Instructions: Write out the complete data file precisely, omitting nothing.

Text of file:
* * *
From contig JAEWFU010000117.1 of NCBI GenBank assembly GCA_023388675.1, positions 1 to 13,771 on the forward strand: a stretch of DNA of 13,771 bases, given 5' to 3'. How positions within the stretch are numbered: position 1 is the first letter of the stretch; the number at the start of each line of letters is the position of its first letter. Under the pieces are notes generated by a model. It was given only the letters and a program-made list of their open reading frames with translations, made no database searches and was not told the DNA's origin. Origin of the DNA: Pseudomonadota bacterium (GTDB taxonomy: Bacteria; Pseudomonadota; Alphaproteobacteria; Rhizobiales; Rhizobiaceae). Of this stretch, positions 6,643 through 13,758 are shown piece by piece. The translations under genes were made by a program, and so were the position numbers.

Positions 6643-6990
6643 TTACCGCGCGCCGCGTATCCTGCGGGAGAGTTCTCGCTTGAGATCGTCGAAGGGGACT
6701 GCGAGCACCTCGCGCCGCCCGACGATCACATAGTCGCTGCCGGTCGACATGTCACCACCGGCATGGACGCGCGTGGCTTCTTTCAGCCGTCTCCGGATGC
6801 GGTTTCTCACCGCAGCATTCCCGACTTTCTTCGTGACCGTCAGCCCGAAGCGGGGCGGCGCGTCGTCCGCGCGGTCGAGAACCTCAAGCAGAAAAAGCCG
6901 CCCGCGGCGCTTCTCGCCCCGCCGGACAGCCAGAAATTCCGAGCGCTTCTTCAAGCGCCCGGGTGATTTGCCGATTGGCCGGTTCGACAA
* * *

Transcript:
From contig JAEWFU010000117.1 of NCBI GenBank assembly GCA_023388675.1, positions 1 to 13,771 on the forward strand: a stretch of DNA of 13,771 bases, given 5' to 3'. How positions within the stretch are numbered: position 1 is the first letter of the stretch; the number at the start of each line of letters is the position of its first letter. Under the pieces are notes generated by a model. It was given only the letters and a program-made list of their open reading frames with translations, made no database searches and was not told the DNA's origin. Origin of the DNA: Pseudomonadota bacterium (GTDB taxonomy: Bacteria; Pseudomonadota; Alphaproteobacteria; Rhizobiales; Rhizobiaceae). Of this stretch, positions 6,643 through 13,758 are shown piece by piece. The translations under genes were made by a program, and so were the position numbers.

Positions 6643-6990
6643 TTACCGCGCGCCGCGTATCCTGCGGGAGAGTTCTCGCTTGAGATCGTCGAAGGGGACT
6701 GCGAGCACCTCGCGCCGCCCGACGATCACATAGTCGCTGCCGGTCGACATGTCACCACCGGCATGGACGCGCGTGGCTTCTTTCAGCCGTCTCCGGATGC
6801 GGTTTCTCACCGCAGCATTCCCGACTTTCTTCGTGACCGTCAGCCCGAAGCGGGGCGGCGCGTCGTCCGCGCGGTCGAGAACCTCAAGCAGAAAAAGCCG
6901 CCCGCGGCGCTTCTCGCCCCGCCGGACAGCCAGAAATTCCGAGCGCTTCTTCAAGCGCCCGGGTGATTTGCCGATTGGCCGGTTCGACAA